The Lubin bus. In Lubin, I remember getting on the bus to get closer to where I was going. It was early and the bus was packed with many young workers going to their jobs early in the morning. This was a Sunday morning and it was like a normal work day. I’m willing to bet these people worked seven days a week. At any rate, everyone was very friendly. I remember lots of buildings and industry. At the end of the line, I get off the bus.

Walking to Malomice. Then, after getting directions by showing them my relatives’ letter and address, I start walking towards the town of Malomice. As I later learn, it’s really a village.

The police. I remember this story even without my journal. Imagine that I’m walking down a country road (perhaps it was a dirt road)—a solitary guy with two bags and a camera, just walking. Certainly, I’m the “wrong” in “what’s wrong with this picture?” A car approaches me and as it nears me it does the stop-and-swerve thingy, just like in the movies. I imagine that I was a bit scared as to what was going on. It was an old-style police car. The officer was friendly and asked to see my papers. In my sparse Polish, I managed to convey to him that I was on my way to my relatives. Here’s the charmer—he drove me the rest of the way in his car to my relative’s house. How nice was that. Thanks.

Malomice, the village. The Malomice I was traveling to was a village, not on the map. As with many villages, the homes looked very basic and to my western eyes, poor. However, they worked the land and seemed to be fine living within their means. Farming is certainly hard work. I believe that each family received a small plot of land for their personal farming and with which they grew most of the food that they ate. My cousin Michael, seemed to have a nicer house off in the fields. The opening photo shows my aunt, Teta M., carrying milk or water buckets. I believe this is Michael’s house.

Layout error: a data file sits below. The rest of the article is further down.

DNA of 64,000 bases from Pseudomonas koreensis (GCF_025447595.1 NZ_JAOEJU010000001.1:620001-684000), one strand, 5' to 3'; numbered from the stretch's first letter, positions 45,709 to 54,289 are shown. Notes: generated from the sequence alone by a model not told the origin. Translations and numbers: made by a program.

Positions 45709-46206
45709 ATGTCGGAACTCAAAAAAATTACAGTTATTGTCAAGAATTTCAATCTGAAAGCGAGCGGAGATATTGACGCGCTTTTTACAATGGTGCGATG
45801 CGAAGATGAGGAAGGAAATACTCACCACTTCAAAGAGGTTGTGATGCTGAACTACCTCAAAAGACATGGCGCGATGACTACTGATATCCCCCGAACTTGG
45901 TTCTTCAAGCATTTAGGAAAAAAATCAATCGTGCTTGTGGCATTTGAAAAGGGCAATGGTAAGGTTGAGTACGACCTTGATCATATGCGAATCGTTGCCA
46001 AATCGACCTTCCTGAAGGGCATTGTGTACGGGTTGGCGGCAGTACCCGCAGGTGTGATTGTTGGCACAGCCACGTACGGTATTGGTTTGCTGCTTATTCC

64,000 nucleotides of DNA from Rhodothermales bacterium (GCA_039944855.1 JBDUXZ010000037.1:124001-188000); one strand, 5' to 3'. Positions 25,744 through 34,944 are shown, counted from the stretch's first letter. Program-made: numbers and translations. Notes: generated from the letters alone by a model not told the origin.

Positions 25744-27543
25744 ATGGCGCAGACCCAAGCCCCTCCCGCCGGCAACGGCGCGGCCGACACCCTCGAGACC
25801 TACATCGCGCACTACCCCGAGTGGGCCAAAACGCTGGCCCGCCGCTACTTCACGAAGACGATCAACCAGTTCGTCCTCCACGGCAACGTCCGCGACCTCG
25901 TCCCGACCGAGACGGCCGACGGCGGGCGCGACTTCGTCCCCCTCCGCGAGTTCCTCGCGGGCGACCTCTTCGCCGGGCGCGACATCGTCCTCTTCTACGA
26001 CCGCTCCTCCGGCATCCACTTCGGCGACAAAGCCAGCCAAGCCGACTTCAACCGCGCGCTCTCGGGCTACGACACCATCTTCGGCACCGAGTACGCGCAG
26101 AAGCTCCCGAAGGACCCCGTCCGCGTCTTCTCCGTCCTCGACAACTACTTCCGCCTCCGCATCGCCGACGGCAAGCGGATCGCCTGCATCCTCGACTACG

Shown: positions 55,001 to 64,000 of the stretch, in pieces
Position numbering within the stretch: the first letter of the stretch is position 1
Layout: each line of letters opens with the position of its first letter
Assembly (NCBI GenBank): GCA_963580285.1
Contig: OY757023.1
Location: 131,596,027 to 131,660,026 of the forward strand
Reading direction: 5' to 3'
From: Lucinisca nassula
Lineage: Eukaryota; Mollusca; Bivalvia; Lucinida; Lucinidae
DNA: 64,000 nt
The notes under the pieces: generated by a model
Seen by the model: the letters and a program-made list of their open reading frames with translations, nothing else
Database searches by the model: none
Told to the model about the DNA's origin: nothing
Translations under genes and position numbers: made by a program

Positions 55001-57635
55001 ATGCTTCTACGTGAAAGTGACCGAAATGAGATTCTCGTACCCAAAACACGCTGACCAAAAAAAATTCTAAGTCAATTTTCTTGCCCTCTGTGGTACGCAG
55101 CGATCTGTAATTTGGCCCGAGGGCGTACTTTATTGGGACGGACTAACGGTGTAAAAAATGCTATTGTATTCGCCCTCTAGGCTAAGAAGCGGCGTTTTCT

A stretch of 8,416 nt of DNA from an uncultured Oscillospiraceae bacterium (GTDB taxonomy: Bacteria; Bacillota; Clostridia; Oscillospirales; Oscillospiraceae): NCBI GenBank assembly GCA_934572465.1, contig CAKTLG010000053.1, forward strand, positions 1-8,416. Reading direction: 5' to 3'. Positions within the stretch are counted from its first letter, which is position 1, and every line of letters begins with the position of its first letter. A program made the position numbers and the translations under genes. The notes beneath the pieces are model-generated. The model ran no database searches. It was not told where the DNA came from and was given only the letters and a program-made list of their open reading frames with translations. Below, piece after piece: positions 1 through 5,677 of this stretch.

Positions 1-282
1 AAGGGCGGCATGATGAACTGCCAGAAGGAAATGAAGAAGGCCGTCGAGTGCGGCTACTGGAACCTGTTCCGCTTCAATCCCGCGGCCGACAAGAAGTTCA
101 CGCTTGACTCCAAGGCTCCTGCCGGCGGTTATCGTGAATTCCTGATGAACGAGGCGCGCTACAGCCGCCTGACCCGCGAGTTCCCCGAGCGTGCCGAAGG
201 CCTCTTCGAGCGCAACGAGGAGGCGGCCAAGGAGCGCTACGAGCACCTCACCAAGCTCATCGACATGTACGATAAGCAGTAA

Meet the relatives. Teta means aunt in Polish. Teta M. was my aunt, one of my mother’s sisters. Young Bohdan and Ella (Elizabeth), Teta M’s children, were anxious to meet me. Meeting all the relatives, including, Michael, was fun and I imagine that I was able to communicate moderately well with everyone, after all, I knew the names of most of the foods. Years later, most of my relatives emigrated to the U.S. and became productive U.S. citizens. That’s what our country is all about.

Fresh food. I note that the food tasted good. That’s because it was fresh—right off the farm. On one day, perhaps today, I remember them catching one of the live chickens running around—I think it was dinner. As always, even if people don’t have money, which I’m sure they didn’t, they don’t hesitate in the slightest to provide a lot of food for visitors, friends, and relatives. Giving is part of their character.

Malomice montage. Here are a few photos from my Malomice visit.

Teta M’s village house
My aunts village house
Cousins Bohdan & Elizabeth
Cousins Bohdan and Elizabeth
A village kitchen stove
A wood-fired village kitchen
Grazing sheep in the backyard
Grazing sheep in the backyard
Chickens, what did I have for dinner?
Chickens what did I have for dinner

2009. Today is a special day in 2009. Can’t tell you what it is. Don’t like special days, anyway.